Subscribe via RSS Feed

Stakes are Global in Decline of Pluralism in Indonesia

After their success in discounting the leadership of an otherwise efficient official by using the religion card, radical Islamists are now expected to target West Kalimantan governor Cornelis M.H., who is also a Christian. But they are not likely stop there. The radicals are also likely to try to influence the 2019 presidential election. They vehemently oppose President Joko Widodo, who is popularly known as Jokowi and is moderate and pluralistic. FPI leader Shihab has claimed that Jokowi is avenging the sentencing of Ahok through the pornography case.

The 2019 election is the main concern currently. For, the radicals are apparently eyeing nothing less than political power, though through parties that have been supporting them. And this could also have a bearing on how democratic Indonesia remains. For it’s the authoritarian politicians and parties that need the support of groups like the FPI to compensate their lack of popularity and track record with the use of religion.

Hard-line groups like the FPI have put consecutive governments since 1998 in a conundrum. Governing parties and lawmakers have long debated whether such groups should be banned, but they have erred on the side of caution by allowing them to function due to fears that such an action could force radicals to become terrorists. Now, there is an added possibility of unrest and instability if these groups are proposed to be outlawed.

However, with the strength and networks of the NU and Muhammadiyah, it is not impossible to build consensus among the people for banning hard-line groups. As an alternative, the Jokowi government can also adopt a policy of zero tolerance towards radical group vis-a-vis law and order and also deal strictly with officials in the police and the military who help such groups.

The sooner it is done, the better it is for the future of Indonesia, and the world.

June 14, 2017

This WEA-RLC Research and Analysis Report is used with permission of the World Evangelical Alliance (WEA) Religious Liberty Commission (RLC).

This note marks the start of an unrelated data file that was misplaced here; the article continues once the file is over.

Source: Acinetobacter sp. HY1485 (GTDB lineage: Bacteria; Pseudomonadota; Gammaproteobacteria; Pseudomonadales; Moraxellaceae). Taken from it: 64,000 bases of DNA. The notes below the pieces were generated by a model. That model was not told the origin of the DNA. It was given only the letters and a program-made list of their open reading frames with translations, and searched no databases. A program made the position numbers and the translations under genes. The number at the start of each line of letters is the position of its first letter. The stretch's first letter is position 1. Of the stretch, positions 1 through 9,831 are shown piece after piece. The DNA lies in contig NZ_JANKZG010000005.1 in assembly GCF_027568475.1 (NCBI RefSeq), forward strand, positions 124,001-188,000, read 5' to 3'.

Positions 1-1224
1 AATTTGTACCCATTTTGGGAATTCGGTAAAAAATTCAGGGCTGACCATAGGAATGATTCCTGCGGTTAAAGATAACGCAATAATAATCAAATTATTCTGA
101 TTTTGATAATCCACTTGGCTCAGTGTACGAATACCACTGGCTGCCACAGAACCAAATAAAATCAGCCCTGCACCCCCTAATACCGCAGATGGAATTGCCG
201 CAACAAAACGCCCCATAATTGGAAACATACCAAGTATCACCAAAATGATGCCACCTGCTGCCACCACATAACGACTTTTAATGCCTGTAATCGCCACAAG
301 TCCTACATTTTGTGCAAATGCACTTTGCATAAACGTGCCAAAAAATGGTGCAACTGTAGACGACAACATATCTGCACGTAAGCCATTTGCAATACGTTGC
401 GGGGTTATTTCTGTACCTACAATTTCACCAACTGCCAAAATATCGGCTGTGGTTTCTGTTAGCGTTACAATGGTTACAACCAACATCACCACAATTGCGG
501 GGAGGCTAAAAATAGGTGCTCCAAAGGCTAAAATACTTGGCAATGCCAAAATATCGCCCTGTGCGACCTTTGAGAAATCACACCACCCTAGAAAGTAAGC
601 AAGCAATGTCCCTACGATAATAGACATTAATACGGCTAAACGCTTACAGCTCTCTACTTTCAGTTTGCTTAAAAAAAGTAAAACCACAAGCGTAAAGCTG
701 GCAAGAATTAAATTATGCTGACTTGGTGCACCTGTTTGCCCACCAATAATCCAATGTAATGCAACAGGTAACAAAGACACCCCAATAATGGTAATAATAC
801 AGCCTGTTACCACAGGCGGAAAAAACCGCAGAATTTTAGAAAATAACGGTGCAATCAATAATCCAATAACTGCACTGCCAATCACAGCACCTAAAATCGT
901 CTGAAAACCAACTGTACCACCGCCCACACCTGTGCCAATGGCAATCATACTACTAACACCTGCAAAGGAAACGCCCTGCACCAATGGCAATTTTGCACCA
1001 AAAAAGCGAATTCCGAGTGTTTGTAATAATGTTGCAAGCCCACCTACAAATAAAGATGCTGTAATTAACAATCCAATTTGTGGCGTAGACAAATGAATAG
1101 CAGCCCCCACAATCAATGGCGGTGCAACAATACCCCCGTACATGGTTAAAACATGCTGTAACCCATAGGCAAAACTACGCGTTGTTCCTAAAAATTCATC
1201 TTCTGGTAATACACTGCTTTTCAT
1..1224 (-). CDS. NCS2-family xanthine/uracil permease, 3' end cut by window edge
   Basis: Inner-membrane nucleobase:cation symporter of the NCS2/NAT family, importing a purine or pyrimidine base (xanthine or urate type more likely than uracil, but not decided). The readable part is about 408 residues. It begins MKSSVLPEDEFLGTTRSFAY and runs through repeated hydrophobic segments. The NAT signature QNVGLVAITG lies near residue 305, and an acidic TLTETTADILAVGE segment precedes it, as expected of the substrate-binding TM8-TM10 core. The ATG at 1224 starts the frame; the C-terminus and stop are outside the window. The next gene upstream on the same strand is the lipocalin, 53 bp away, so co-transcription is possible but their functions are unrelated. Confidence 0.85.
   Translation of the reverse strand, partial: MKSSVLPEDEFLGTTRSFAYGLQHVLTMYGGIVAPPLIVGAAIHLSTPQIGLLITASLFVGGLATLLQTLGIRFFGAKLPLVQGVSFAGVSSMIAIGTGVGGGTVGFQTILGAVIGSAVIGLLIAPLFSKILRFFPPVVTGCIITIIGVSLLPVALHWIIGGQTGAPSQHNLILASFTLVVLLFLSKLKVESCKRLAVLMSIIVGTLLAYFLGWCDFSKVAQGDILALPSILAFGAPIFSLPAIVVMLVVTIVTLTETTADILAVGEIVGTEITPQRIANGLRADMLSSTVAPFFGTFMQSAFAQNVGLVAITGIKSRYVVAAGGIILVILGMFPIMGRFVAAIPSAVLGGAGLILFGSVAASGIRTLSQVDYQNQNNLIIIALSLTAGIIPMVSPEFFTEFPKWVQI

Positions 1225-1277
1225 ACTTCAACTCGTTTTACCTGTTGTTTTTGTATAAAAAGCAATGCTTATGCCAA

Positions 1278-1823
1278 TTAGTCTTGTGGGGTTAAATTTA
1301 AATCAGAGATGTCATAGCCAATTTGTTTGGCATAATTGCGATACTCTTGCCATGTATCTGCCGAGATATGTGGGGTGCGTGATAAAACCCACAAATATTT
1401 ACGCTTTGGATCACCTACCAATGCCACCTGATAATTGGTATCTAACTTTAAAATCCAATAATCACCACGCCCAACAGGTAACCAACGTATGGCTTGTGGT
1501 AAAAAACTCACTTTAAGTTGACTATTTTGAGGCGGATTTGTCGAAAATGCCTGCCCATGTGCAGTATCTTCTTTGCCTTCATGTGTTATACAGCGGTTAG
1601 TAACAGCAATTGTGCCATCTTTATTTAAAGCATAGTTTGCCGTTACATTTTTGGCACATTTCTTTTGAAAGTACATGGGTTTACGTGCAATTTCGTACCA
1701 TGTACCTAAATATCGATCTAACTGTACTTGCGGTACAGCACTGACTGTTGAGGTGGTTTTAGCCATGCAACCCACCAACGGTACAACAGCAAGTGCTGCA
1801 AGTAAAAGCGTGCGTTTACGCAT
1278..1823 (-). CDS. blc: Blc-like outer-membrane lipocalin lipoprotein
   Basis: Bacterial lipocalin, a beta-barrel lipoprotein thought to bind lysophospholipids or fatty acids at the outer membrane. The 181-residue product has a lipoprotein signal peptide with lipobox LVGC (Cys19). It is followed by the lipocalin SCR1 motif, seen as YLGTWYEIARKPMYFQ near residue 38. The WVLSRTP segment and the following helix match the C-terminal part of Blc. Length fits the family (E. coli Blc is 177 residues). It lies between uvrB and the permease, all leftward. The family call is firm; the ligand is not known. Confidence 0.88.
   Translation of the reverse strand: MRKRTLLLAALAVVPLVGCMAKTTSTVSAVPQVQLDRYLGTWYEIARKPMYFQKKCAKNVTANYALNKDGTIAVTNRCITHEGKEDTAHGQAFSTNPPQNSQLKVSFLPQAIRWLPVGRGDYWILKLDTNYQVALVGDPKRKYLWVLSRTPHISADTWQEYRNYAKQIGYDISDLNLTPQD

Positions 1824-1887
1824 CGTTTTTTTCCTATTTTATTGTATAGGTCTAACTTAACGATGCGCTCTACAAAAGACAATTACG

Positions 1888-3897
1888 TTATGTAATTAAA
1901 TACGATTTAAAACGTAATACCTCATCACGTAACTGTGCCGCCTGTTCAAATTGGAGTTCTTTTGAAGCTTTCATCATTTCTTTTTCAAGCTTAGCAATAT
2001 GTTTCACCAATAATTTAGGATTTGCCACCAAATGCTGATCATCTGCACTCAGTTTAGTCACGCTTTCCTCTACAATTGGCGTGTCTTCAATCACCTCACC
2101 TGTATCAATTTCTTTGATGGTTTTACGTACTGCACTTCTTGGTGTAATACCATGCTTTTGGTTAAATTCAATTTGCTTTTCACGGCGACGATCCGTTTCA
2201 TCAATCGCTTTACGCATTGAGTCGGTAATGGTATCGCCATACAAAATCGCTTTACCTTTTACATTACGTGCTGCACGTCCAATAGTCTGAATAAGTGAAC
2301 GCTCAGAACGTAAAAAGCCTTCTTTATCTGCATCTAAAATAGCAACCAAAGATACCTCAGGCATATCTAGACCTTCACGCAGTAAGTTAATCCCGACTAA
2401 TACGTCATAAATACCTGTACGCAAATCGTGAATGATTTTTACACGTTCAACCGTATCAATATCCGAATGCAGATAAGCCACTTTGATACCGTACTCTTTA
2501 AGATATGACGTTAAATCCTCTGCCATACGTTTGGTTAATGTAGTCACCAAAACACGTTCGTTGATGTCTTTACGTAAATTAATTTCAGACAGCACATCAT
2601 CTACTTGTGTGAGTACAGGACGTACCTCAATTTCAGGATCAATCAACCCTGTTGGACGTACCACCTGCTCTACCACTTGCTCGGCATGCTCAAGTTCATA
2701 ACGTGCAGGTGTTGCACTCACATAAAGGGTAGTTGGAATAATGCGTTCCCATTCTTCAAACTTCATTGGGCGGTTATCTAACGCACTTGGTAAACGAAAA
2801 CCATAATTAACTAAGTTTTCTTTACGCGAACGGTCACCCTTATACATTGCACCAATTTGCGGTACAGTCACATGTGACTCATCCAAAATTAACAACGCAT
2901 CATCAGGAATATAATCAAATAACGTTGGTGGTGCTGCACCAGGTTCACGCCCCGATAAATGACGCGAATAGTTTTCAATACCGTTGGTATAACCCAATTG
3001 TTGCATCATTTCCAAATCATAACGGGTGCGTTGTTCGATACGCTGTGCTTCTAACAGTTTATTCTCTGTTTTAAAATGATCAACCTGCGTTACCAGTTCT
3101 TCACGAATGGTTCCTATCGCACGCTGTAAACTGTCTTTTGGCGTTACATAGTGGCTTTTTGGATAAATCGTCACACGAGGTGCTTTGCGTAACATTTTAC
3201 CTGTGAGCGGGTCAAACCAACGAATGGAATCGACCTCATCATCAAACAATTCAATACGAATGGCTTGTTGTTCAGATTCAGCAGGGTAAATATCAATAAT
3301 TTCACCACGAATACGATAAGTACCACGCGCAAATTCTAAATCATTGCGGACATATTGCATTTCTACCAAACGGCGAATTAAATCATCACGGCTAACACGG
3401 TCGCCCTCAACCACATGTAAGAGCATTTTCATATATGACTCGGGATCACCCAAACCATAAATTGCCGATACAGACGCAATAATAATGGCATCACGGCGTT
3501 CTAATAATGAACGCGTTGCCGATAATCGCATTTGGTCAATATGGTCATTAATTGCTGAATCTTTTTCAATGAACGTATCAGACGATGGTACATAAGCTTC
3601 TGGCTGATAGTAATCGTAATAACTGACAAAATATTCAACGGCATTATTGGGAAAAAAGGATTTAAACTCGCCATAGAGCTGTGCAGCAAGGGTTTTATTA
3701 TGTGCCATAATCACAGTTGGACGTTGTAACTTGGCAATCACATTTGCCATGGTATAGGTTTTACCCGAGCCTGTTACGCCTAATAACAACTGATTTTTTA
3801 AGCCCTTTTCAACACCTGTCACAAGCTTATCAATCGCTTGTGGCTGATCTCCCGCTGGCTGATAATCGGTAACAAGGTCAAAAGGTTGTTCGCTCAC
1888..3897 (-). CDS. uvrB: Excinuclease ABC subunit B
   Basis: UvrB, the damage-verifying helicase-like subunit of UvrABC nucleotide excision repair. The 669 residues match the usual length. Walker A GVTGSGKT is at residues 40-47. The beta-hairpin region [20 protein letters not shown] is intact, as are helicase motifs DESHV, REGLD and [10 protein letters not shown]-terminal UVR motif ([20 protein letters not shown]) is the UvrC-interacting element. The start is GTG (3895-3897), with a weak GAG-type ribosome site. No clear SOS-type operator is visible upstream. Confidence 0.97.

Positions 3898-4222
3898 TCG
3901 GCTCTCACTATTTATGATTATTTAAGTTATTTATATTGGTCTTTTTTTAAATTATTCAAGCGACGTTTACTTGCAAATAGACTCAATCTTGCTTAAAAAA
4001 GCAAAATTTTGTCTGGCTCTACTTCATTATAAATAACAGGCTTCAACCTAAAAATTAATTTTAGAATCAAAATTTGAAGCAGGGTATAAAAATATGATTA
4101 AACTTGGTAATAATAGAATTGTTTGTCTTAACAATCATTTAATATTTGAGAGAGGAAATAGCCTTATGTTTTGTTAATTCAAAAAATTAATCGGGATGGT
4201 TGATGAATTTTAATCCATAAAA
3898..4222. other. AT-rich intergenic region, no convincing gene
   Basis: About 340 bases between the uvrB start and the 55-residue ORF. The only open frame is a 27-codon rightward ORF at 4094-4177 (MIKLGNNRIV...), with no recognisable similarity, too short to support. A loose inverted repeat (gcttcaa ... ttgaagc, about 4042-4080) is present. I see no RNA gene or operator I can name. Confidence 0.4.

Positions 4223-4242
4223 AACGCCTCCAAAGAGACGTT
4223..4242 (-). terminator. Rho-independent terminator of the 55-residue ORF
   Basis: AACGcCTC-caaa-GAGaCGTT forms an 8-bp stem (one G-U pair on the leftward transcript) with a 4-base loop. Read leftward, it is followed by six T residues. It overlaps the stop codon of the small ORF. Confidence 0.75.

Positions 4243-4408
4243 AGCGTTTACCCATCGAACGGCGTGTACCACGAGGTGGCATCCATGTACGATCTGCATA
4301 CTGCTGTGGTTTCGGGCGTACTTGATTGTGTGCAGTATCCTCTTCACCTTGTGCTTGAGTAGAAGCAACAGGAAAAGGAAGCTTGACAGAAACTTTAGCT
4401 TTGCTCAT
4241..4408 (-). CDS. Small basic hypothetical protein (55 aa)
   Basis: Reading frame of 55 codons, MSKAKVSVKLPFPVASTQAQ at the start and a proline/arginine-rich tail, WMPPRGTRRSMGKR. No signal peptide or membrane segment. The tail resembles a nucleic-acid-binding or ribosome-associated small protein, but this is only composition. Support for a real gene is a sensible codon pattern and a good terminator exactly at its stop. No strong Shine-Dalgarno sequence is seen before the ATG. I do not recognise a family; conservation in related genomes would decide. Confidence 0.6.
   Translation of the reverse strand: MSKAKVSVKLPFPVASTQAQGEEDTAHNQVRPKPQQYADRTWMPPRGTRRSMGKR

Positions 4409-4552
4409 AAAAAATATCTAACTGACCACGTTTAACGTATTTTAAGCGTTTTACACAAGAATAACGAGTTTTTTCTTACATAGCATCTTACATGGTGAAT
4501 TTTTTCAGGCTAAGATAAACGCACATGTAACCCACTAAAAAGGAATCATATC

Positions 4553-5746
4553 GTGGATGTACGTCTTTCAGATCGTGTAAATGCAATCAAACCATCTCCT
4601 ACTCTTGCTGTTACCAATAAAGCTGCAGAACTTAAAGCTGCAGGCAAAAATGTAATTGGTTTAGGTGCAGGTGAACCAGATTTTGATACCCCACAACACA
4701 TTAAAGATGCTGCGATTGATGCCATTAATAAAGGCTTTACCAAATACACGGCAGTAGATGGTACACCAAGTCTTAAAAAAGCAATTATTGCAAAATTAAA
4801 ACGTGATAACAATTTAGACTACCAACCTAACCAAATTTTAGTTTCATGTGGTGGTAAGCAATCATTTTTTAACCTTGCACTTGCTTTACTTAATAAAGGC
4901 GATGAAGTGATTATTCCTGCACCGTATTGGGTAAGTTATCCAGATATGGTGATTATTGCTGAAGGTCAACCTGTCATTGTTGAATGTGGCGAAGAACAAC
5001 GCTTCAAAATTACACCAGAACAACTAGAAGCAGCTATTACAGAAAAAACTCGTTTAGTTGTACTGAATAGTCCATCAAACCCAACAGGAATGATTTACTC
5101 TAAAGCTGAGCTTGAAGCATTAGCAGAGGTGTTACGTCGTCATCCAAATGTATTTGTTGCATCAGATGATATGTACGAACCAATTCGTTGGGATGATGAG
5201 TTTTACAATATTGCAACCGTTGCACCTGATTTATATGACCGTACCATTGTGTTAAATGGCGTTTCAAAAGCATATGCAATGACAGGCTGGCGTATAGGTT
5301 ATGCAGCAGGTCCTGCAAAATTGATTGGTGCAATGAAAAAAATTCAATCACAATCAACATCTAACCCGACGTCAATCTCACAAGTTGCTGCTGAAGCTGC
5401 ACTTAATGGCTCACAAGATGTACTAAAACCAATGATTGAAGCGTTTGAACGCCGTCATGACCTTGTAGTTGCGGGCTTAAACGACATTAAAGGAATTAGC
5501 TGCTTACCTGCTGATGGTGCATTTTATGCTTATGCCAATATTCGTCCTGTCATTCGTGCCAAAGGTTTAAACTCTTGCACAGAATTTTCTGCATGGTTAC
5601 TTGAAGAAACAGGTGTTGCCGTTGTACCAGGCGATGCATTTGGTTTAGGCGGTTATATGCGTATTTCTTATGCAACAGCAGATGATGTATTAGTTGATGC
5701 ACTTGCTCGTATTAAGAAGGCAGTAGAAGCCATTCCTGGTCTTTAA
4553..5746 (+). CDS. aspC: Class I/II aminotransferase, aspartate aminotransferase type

.

 

Pin It
Page 2 of 212

Tags: , , , ,

Category: Church History, Spring 2017

About the Author: Fernando Perez is a writer, researcher, and analyst for World Evangelical Alliance (WEA) Religious Liberty Commission (RLC).

  • Connect with PneumaReview.com

    Subscribe via Twitter 1253 Followers   Subscribe via Facebook Fans
  • Recent Comments

  • Featured Authors

    Amos Yong is Professor of Theology & Mission and director of the Center for Missiological Research at Fuller Theological Seminary, Pasadena. His graduate education includes degree...

    Jelle Creemers: Theological Dialogue with Classical Pentecostals

    Craig S. Keener, Ph.D. (Duke University), is F. M. and Ada Thompson Professor of Biblical Studies at Asbury Theological Seminary in Wilmore, Kentucky. He is author of many books<...

    Listening for God’s Voice and Heart in Scripture: A conversation with Craig S. Keener

    William L. De Arteaga, Ph.D., is known internationally as a Christian historian and expert on revivals and the rebirth and renewal of the Christian healing movement. His major w...

    An Appreciation of Martin Luther: On Why Many Denominations Do Not Destroy the Unity of the Church

    Wolfgang Vondey, Ph.D. (Marquette University) and M.Div. (Church of God Theological Seminary), is Reader in Contemporary Christianity and Pentecostal Studies at the Universit...

    Steven Felix-Jager: Pentecostal Aesthetics